Personal opinions are personal, no? Not if you’re a CEO


It is amazing how naive and ingenuous people get when it comes to publishing their opinions, either in newspapers or in blogs and other electronic media.

Even usually intelligent people succumb to the notion that they can express their opinions and it would be taken as their personal opinion and have no bearing on the companies or organizations they lead. This happens all the time, especially in Indonesia.

The article below in Social Media Today should serve as a reminder to highly placed executives not to be so stoopid:

Wonder Why CEOs Don’t Blog? This Is Why

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If CEOs weren’t blogging or using social media much before the recent tizzy about Whole Foods CEO John Mackey’s “attack” on healthcare reform that has resulted in all sorts of bad media coverage, they probably won’t be starting now.

Granted, you would have thought Mackey learned a lesson about the potential hazards of using social media after he was sued for comments he posted under an alias that the FTC later decided added up to anti-trust violations. Some thought he’d lose his job then but he didn’t. What about now, though, when his op-ed has led tens of thousands to join a Boycott Whole Foods group on Facebook?

Here’s the thing: in this era of the “personal brand” it is impossible for a CEO to write an op-ed in the Wall Street Journal about such an emotionally-charged issue and claim, as he does on his blog, that it’s his personal opinion and not his company’s. Mackey allegedly meant the headline to read, simply, “Health Care Reform.” He says an editor at the WSJ rewrote the headline to read “Whole Foods Alternative to Obamacare.” His brand, whether he likes it or not, is CEO of Whole Foods, not just “an occasional blogger,” as he describes himself in the “about” section of his blog.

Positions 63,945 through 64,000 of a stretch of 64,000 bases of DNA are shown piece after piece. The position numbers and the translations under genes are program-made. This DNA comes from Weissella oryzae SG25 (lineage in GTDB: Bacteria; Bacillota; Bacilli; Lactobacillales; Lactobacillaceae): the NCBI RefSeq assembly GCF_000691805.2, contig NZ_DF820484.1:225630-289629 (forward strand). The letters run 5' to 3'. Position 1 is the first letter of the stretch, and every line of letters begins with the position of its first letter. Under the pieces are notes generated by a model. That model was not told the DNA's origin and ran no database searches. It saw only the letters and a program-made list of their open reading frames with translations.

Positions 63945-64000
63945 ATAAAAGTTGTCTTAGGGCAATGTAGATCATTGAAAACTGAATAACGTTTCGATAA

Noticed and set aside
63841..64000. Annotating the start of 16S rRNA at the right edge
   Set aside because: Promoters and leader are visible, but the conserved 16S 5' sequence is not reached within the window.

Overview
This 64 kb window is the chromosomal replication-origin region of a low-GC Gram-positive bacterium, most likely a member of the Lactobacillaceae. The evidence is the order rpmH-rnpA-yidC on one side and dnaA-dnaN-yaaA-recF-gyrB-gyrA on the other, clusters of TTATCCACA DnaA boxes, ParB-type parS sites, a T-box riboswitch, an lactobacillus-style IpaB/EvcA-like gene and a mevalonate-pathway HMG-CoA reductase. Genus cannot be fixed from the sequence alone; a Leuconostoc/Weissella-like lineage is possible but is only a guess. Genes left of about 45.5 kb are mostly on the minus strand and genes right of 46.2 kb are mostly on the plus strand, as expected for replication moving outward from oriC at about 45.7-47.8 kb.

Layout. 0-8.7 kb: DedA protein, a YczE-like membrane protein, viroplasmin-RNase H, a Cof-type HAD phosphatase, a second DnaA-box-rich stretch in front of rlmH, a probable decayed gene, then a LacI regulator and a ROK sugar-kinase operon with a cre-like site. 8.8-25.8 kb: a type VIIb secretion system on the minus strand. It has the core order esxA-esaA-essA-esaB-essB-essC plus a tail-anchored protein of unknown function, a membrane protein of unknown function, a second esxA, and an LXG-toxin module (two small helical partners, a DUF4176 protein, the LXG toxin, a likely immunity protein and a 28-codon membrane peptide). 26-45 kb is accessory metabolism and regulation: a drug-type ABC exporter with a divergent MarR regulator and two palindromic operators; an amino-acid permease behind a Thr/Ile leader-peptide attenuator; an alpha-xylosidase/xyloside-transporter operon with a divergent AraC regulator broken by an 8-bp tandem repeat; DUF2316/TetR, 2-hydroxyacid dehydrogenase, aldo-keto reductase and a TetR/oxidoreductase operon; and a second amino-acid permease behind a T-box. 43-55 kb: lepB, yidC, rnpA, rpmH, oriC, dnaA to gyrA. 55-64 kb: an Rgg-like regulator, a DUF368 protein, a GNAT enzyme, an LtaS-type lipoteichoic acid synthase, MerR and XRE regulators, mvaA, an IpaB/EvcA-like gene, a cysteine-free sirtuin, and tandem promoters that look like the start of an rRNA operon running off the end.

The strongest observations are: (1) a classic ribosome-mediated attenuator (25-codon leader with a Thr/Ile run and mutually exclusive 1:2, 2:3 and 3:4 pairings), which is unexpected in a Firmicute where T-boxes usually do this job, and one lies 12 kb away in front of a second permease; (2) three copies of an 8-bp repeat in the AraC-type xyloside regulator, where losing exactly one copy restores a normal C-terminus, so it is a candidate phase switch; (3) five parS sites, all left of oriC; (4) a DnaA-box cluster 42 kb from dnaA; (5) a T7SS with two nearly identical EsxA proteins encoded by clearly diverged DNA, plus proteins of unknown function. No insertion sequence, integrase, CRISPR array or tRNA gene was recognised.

Then again, if you want to go with the “any press is good press” angle of this whole thing then maybe Whole Foods is secretly psyched at the controversy; after all, if one of the purposes of having a blog is to attract traffic to your website, getting almost 2,000 comments on a blog post can’t be all bad–especially given that most of his other blog posts have comments only in the single or double-digit range.

Maybe Whole Foods will fire him as CEO but keep him on as Chief Blogger?

2 Comments Add yours

  1. bayi says:

    I don’t think this is the first time the CEO of Whole Foods is embroiled in a media controversy, right?

    Like

  2. bayi says:

    There is a movement by some liberals to boycot Whole Foods for using a company built up with consumer dollars to murder spirited discussion on health care reforms. The movement claims to have at least 26,000 people supporting it.

    Like

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